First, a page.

One thing nobody knows about me.
I regularly play jump-and-run games with my daughters on the Playstation. I’m always very enthusiastic and I even win sometimes.
The super power I’d like to have.
The strength, endurance and the reactions of Captain America.
My perfect day.
Breakfast on the terrace. No traffic jams on the drive to work. A working day without any unwelcome, stressful challenges. No traffic jams on the drive home and a peaceful evening with the family.
My favourite city.
Leipzig. A city of free spirits, inspiration and superlatives Leipzig is also the number one in Germany for records.
Things I couldn’t live without.
I find it difficult to imagine a life without friends and family. It’s the people I have around me that make my life worth living. On the other hand, I can live without materials things.
My favourite word.
If I cast an eye over my desk, I see…
...cherished, enthusiastic, and greatly appreciated sales employees.
It’s this job and nothing else because…
…I really enjoy having freedom of discretion and working in a great team.
For those who have travelled extensively in Germany, you’re sure to have driven past the motorway exit for Magdeburg countless times. Next time you see the sign though you’ll have countless reasons to turn off.
Anne-Katrin Singer, Operations/Service Management, and Christopher Gloßner, Service Coordination at Bechtle Magdeburg give us their tips for the best things to see and do in the riverside city.
Franx serves up internationally inspired, creative dishes in a 1920s-style restaurant. It’s located on Hegelstraße—one of the city’s nicest streets close to the cathedral.
If you would like a glorious view over the River Elbe to accompany your meal, the terrace at Culinaria is the place to be. Here, you’ll be treated to seasonal and regional ingredients and a menu that changes weekly and features modern Italian fusion cuisine.
The Art Hotel boasts individually and tastefully furnished rooms in the style of Friedensreich Hundertwasser as it is located in the Green Citadel right in the heart of the city.
If you stay at Motel One, not only will you be walking distance from the city’s sights, but will have the comfort of a modern hotel to return to after a busy day. Located right by the cathedral, the hotel is housed in a historic building.
Picture: Seebühne © Andreas Lander
Breiter Weg in particular is full of small boutiques, concept stores and also Fritz Wahle—Magdeburg’s oldest book shop opened in 1841.
Situated directly on the banks of the River Elbe, the Allee-Centre is a modern shopping centre with over 150 shops, restaurants and services.
One of the popular places to take photos is the vertical-lift Hub bridge. Today, it’s used solely as a pedestrian bridge and for cultural events.
The Millennium Tower in the Elbauenpark—aka the cleverest tower in the world—is home to 6,000 years of scientific wonders for visitors young and old. From a hand axe to an X-ray telescope, cave paintings to CT scans—250 exhibits across five floors show just how far we humans have come.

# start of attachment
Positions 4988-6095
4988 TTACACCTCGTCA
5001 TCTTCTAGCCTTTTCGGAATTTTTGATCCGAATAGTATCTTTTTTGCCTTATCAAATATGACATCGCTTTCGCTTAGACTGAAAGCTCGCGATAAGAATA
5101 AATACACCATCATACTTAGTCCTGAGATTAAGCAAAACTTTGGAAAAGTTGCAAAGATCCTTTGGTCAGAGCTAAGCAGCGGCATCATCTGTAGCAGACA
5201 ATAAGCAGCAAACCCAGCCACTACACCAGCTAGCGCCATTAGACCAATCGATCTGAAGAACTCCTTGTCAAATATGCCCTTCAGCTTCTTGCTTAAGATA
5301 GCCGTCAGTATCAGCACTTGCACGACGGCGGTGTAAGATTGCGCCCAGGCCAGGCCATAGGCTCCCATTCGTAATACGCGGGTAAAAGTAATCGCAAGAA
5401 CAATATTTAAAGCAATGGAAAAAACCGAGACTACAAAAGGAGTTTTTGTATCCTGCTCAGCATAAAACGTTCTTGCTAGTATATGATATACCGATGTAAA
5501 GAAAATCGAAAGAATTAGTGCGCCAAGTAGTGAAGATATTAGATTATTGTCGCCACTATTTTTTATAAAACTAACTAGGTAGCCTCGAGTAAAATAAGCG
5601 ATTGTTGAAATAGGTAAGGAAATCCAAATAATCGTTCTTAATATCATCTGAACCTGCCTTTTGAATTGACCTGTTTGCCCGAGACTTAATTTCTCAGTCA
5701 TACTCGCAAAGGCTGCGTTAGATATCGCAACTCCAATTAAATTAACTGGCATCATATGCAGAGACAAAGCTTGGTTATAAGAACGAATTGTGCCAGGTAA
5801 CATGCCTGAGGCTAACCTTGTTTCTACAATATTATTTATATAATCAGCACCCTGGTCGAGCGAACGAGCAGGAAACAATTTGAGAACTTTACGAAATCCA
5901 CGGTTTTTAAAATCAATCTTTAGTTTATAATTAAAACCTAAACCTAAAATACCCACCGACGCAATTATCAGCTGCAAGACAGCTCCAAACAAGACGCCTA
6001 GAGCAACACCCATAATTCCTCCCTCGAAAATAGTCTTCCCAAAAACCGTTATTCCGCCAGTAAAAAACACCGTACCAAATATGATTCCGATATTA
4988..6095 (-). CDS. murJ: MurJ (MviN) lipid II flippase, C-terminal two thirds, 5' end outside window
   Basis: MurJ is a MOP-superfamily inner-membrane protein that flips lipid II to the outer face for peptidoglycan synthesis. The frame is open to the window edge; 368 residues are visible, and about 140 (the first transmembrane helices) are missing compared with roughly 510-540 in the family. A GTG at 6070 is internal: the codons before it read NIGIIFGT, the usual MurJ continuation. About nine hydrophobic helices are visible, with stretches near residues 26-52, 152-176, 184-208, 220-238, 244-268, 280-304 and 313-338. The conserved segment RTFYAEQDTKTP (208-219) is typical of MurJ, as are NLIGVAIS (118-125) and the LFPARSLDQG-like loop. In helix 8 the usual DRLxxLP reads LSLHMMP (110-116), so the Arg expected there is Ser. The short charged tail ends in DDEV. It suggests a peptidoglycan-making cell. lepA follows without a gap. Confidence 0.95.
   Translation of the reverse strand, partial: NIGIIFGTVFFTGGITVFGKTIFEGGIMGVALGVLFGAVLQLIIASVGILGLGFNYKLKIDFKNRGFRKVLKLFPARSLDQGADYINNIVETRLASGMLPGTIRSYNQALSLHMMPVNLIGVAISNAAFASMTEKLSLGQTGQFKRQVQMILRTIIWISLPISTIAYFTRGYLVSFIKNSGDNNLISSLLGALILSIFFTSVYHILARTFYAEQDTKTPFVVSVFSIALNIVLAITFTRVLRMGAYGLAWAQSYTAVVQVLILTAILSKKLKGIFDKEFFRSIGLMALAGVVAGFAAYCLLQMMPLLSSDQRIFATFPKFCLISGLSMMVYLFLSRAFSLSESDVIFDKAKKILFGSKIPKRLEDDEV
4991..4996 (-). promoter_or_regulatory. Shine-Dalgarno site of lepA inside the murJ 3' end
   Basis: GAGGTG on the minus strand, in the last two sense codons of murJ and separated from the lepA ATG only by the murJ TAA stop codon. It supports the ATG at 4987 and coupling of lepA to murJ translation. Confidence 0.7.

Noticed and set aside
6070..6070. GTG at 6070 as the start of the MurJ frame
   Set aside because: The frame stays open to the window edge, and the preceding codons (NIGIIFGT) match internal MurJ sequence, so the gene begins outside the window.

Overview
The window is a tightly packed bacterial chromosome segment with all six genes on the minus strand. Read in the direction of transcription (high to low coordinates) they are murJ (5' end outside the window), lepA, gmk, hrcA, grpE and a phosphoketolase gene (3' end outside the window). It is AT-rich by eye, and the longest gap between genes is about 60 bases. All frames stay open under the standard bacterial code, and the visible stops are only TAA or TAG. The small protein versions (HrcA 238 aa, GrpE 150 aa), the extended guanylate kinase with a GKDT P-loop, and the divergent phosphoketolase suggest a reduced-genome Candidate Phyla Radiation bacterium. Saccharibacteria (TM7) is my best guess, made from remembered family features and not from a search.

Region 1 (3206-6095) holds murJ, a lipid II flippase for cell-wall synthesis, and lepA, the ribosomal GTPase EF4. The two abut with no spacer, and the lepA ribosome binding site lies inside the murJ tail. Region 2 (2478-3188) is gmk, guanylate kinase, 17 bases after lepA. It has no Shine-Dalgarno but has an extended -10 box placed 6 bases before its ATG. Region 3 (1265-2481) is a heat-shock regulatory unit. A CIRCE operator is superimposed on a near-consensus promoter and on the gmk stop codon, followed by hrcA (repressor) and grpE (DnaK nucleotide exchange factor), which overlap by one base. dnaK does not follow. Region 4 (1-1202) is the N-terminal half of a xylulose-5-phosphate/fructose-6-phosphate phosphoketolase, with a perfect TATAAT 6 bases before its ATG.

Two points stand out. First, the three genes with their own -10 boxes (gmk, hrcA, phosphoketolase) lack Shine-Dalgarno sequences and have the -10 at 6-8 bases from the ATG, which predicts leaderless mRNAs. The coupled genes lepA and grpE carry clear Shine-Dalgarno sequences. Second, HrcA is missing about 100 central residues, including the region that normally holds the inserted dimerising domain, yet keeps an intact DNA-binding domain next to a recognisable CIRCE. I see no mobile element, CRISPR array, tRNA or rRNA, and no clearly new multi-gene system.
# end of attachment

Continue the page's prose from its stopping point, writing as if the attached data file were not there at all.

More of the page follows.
The Schweizer Milchkuranstalt is a cosy beer garden located in the Fürstenwallpark overlooking the Elbe and cathedral, where you can try out local beers and a small selection of excellent wines in a friendly and relaxed atmosphere.
At Mademoiselle Cupcake, you get exactly what it says on the tin—a wide section of delicious cakes. The lovely, small café has a certain je ne sais quoi and you cannot go wrong with its freshly ground and brewed coffee. The cappuccino is of particular note.
Magdeburg Cathedral, or to give it its proper name the Cathedral of Saints Maurice and Catherine, is Germany’s oldest Gothic cathedral. Construction started in 1209 and wasn’t completed for over 300 years. Otto the Great, who established the Holy Roman Empire, is buried here and that together with its 99-metre tower make it the city’s most famous landmark.
Right at the heart of Magdeburg’s old town is the Unser Lieben Frauen convent which is today home to the Museum of Fine Art.
The Rothensee boat lift has been helping shipping overcome a normal water level difference of 16 metres for over 60 years and connects the River Elbe with the Docks in Magdeburg. In 2001, the lift was replaced by a lock, but it is still operated as a monument to its technology.
The Elbauenpark is a leisure park located on the site of the 1999 federal horticultural show and is considered to be the most attractive destinations for a day out in Saxony-Anhalt. Alongside the numerous events held on the lake stage and the various themed gardens, you can also make the most of several sporting opportunities—from a climbing park and a summer toboggan run to fitness and skater parcours.
Fancy a bike ride? Magdeburg is perfect for one as the countryside around the city is flat and you can access the 1,220 km Elbe cycle path—one of the most famous in Germany—directly from the city.
Foto: Süßes von Mademoiselle Cupcake © Mademoiselle Cupcake